The keyboard drops into the area designed for it and gets secured on all sides. It is immovable once installed. You can see a K70 Lux installed in the body here; as you can see, it looks like the two parts were built as one unit…
Above the keyboard area is a covered “tunnel” for the USB cabling associated with the keyboard. The cable must be tucked into this niche, with the excess squished together and routed over to the mouse-pad area…
The mouse pad is a simple mousing surface that’s mounted onto a hard-plastic base. Underneath it is a built-in USB hub that occupies the far right corner of the Lapdog chassis. Once you have the keyboard installed, its cable gets routed out the right side of the “tunnel,” then plugged into the USB hub, as shown below.
Next, you drop the mouse-pad cover onto the contraption (after you plug in your wired mouse, of course), and everything attaches with small screws. (Corsair provides a small tool to accomplish this.) A small holder for the special screwdriver is incorporated into the foam pad, so, in theory, you won’t lose it. Note that you can use any wired (or even wireless) USB mouse with the Lapdog; it doesn’t have to be a Corsair model.
Once the keyboard is installed, everything is attached internally, and the mouse-pad cover is back in place, it’s time to connect the Lapdog to your PC. To do this, Corsair provides a 16-foot cable that has a male USB plug and a female power jack at the PC end. For the cable’s power connector, the Lapdog comes bundled with a small power brick that has to be plugged in to wall power, then connected to the inline cable connector to provide power to the Lapdog’s internal USB hub and components. (The Lapdog doesn’t draw the necessary power over USB, alas.)
The main cable is more than long enough, in our estimation, for most living-room applications, and it’s thick too. That makes it durable-feeling (important, because it is proprietary), but it’s difficult to hide in a living room, though you could probably route it around the edge of the room if the distance were short enough. We just ran it straight through our living space, so it was a bit of an eyesore. Know that it’ll definitely be a tripping hazard if you have small children running about, or lots of foot traffic across the space.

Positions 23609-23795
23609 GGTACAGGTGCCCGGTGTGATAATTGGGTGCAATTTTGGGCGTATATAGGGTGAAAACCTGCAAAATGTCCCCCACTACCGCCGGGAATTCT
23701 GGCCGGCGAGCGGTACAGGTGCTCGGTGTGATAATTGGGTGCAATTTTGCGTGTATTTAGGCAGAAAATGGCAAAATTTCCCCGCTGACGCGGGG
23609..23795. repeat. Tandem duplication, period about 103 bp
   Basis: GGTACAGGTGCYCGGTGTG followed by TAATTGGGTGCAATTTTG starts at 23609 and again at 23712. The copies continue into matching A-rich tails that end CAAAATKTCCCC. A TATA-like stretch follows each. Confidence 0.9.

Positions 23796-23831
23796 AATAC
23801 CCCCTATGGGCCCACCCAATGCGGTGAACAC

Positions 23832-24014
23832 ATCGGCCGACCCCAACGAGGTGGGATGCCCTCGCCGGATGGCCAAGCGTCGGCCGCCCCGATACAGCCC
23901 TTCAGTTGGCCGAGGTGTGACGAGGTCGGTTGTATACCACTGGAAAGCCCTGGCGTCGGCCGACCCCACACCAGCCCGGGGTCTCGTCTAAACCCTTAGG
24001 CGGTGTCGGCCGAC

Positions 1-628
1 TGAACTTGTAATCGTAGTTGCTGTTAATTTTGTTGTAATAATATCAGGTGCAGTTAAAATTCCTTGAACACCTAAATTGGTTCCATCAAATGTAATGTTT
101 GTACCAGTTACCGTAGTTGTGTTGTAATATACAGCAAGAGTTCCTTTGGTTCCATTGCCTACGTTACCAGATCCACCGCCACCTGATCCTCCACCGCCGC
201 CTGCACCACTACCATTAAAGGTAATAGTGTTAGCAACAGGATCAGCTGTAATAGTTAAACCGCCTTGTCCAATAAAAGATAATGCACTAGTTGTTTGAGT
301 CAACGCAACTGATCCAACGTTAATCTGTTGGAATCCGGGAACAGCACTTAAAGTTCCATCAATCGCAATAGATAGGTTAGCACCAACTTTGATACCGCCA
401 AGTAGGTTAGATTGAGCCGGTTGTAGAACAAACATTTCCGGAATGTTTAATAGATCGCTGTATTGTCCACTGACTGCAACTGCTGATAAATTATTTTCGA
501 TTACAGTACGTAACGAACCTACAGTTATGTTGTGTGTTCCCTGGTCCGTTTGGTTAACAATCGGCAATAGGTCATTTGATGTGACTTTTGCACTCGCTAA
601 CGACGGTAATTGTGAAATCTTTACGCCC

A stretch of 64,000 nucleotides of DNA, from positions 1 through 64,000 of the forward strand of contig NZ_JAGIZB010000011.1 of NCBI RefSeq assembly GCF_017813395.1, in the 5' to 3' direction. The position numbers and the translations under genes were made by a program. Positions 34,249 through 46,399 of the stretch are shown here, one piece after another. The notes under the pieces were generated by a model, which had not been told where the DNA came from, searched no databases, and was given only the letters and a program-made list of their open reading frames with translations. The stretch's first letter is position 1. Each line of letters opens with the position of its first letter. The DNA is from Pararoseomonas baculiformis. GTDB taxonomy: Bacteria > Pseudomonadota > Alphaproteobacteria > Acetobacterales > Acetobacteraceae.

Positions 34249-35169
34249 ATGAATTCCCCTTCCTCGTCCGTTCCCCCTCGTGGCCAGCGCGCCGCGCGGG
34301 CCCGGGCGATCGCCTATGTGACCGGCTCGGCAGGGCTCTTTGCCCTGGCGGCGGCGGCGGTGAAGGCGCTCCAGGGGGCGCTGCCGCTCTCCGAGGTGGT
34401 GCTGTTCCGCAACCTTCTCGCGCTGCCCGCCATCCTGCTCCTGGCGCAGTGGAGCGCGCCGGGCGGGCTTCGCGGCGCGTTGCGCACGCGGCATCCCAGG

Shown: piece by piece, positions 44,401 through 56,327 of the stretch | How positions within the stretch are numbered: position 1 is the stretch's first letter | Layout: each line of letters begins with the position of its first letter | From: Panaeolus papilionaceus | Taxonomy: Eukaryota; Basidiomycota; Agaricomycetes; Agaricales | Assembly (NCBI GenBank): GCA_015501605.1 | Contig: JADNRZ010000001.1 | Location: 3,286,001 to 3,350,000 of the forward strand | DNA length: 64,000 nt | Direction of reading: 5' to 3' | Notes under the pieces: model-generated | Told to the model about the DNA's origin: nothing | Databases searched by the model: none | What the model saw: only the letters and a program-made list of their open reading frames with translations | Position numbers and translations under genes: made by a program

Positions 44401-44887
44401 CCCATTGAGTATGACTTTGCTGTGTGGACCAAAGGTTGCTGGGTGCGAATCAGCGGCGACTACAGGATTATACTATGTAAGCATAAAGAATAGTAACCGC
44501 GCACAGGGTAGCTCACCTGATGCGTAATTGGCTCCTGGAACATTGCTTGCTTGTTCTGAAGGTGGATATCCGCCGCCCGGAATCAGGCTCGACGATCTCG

Once it’s all connected, though, you have auxiliary control of your battle station from the couch. You also get two USB 3.0 ports on the outer edge of the Lapdog chassis that are unused, so you can charge your phone, plug in a USB flash drive, or use a USB headset with ease.
When you buy it, the Lapdog is offered either bundled with a Corsair keyboard, or bare. As a stand-alone product, it’s a bit expensive at $119.99, considering it’s essentially a large tray with a USB hub built in. If you want to buy it with a fitting Corsair keyboard, the price goes up to $199.99, bundled with a non-RGB Corsair K70 Lux with red backlighting and your choice of Cherry MX Blue, Brown, or Red key switches. If you want the more elaborately lit Corsair K70 RGB Rapidfire keyboard, with the fancy rainbow LEDs in the keys, the bundle price goes up to $249.99. (Corsair didn’t offer Lapdog/K65 bundles at this writing.) The bundle pricing, in both cases, was a better bargain. The Lapdog and either a Corsair K70 Lux or K70 RGB RapidFire keyboard, bought separately, would run you about $40 more.
The Lapdog comes with a two-year warranty and weighs 5.7 pounds by itself. Now, let’s look into setting it up, and using it for gaming.
Setup Real-World Testing
The Lapdog we received for testing included a Corsair K70 Lux keyboard ($119.99 by itself; $199.99 as a bundle), and the whole apparatus arrived in two boxes, one of them big. The process of “building” the Lapdog took about 30 minutes. It was for the most part painless, as the included manual covers most of the steps with clear illustrations and wording.
By default, the Lapdog comes with an extra plate installed, which accommodates the length of the Corsair K65 keyboards. Because that model line doesn’t have a numeric keypad at right, it’s much shorter than the K70, and this large piece of plastic in the Lapdog fills this space. Since we had a Corsair K70 Lux on hand for our review, and it does have a number pad, our first task was to remove this extra hunk. You can see it in place below.